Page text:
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Take the self-discipline out of mortgage pay-downs

Aug 28, 2007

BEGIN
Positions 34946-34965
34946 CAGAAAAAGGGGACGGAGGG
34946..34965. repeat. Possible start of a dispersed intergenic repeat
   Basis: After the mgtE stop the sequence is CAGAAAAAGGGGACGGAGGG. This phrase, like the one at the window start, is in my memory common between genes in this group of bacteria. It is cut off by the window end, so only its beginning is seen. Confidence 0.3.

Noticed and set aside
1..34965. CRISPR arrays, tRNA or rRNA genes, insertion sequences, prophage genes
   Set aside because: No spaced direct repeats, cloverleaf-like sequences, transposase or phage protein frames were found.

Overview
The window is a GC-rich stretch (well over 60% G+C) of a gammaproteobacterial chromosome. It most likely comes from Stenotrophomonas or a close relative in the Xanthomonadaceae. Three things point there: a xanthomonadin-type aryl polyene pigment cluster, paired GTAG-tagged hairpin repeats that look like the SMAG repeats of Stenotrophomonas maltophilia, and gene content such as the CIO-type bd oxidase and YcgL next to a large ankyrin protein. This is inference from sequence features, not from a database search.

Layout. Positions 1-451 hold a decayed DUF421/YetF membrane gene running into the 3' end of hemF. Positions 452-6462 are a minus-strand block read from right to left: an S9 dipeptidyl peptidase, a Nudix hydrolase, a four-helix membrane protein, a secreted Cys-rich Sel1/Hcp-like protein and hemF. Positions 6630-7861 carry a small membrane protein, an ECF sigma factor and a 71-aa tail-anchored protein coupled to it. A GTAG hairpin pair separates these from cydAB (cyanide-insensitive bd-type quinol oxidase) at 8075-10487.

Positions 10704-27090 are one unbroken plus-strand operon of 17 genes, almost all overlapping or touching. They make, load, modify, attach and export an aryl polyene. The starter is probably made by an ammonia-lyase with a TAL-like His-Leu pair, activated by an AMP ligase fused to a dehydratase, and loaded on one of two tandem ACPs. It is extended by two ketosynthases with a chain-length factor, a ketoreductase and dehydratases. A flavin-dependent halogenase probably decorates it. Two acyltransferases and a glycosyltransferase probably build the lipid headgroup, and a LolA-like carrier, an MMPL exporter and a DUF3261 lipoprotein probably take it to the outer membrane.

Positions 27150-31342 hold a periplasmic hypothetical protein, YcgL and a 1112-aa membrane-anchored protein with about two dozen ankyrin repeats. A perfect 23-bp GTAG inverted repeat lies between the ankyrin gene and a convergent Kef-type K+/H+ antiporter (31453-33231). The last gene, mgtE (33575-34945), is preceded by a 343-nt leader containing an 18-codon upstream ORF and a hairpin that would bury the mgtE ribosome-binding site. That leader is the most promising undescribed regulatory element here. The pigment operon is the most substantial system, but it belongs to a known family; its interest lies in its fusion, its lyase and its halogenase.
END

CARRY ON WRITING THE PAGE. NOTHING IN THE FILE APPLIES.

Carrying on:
From the Appraiser's Perspective Charlie W. Elliott Jr., MAI, SRAunique property appraisal, non-conforming, location, gross living area, site size, age and condition The unique property appraisal As an owner and of an appraisal company for 27 years, I have had the opportunity to review thousands of appraisals. It has been my observation that there are many qualified appraisers in our industry, and that most do a conscientious job. Yes, we run into a rotten apple once in a while, but for the most part this is the exception, not the rule. On occasions when we find appraisers who cannot or will not cut the mustard, they usually can be spotted a mile away. We either reject their work or submit it to more-than-normal scrutiny, insisting upon the necessary corrections. With such non-professionals, we usually take note not to subscribe to their services once they have demonstrated less-than-satisfactory results. Now that I have addressed this issue, it may come as a surprise to some, however, that most appraisal problems that we encounter do not involve unprofessional appraisers. Without question, most of the challenges, which we are confronted with as appraisal professionals, are that of the unique and non-conforming property. We use the term "non-conforming" because, as appraisers, we use certain criteria for comparison purposes to establish a value for subject properties. If the property is so unique that this criteria is all over the board or is light years apart when the comparable is compared to the subject, it is often of little value to the appraiser in determining and/or demonstrating value. What are some of the criteria that make a property unique or non-conforming? Listed below are a few of the qualities possessed by properties that we find most often causes them to be classified as unique. Location One of the most-often confronted issues relative to the uniqueness of a property has to do with location. In recent years, we are finding that more and more homes are built in rural or mountainous areas. This seems to be especially true of expensive second homes that are, in many cases, owned by wealthy people. This is somewhat of a contrast to the past, when such areas were associated with less-expensive homes owned by less-affluent people. It can present a problem when there are few, if any, upper-end properties in such areas to compare the subject to for evaluation. An example would be when a rich doctor buys a 30-acre mountaintop in a sparsely populated area and builds a million-dollar home at its pinnacle. In this case, there would be little to compare it to other than a similar property 100 miles away or in another state. Comparables such as these may or may not be indicative of the value of a similar property a distance away. Gross living area Being able to locate comparable sales that favorably compare to the subject in size is very often a challenge, especially when the subject is a larger home. This issue frequently runs in tandem with location, since there are literally millions of larger homes that sell each year. However, a lot of the time these homes are not in close proximity to each other. That makes them less comparable, even though there may be plenty of sales where the gross living area is similar. Comparable sales can be adjusted for size in order to provide an indication of value, but large adjustments can result in inaccurate value indications because adjustments are based upon contributory value per square foot, rather than overall value per square foot. For example, a property with 8,000 square feet sells for $800,000, or $100 per square foot. A very similar property in all other ways contains 12,000 square feet and sells for $960,000 or $80 per square foot. This gets especially dicey when we consider that adding just a few square feet to a house by extending one side of it a few feet usually adds much less cost than the overall cost per square foot, since this extra footage does not always have plumbing, electricity or other features that add cost to the house. This additional space may cost 50 percent or less to build than the overall cost. Site size This issue is prevalent mostly in rural areas where there is an abundance of land at affordable prices. Today more than ever, particularly in larger rural homes, we see homes located on acreage ranging from two or three acres to 50 to 100 acres. In these cases, we use comparable vacant-land sales for comparables. We make adjustments based upon the sales price per acre of the vacant land. This is not an exact science, because the existence of the homes can affect the land values on a tract. Estimating the contributory value of excess land, in some cases, can be a challenge to the appraiser. Age and condition Just how much difference does, or can, age and condition make when comparing newer properties to older ones? It can make a lot, especially when the condition and/or age are substantial. In situations where comparable sales are few and far between, this can become a major issue. An example would be a new subject property being compared to, say, a 15-year-old property, where the estimated economic life is 60 years. Does this mean that the comparable sale is 25 percent depreciated? Not always. This is especially true when the land is an important part of the value. When we consider that in some cases, at least two or three--or perhaps all of the above--conditions can affect a subject property when compared to sold properties, making allowances for differences can be a major task. It is conceivable that the above conditions could affect 50 or 60 percent of the value of the subject. Even when using the most state-of-the-art appraisal techniques, much of the adjustment process becomes an educated guess. Obtaining accurate appraisals on unique properties carries a low-confidence factor. Does your appraiser offer a confidence factor in his appraisals? A range of value can work also, in cases where unique properties are difficult to appraise. It just may be possible that a property, in some cases, does not conform to lending standards. All too often, it seems as though there is a presumption that all properties conform to lending standards. In such cases, underwriters try to find fault with appraisals when the problem lies in the property. I do not say that anything is necessarily wrong with the property, but it may be so rare and unusual that a lender may consider it a special risk. Charlie W. Elliott Jr., MAI, SRA, is president of Elliott & Company Appraisers, a national appraisal company. He can be reached at (800) 854-5889, [email protected], or through the company's Web site at Previous columns he has written for The Mortgage Press can be seen on the Elliott & Company Appraisers Web site.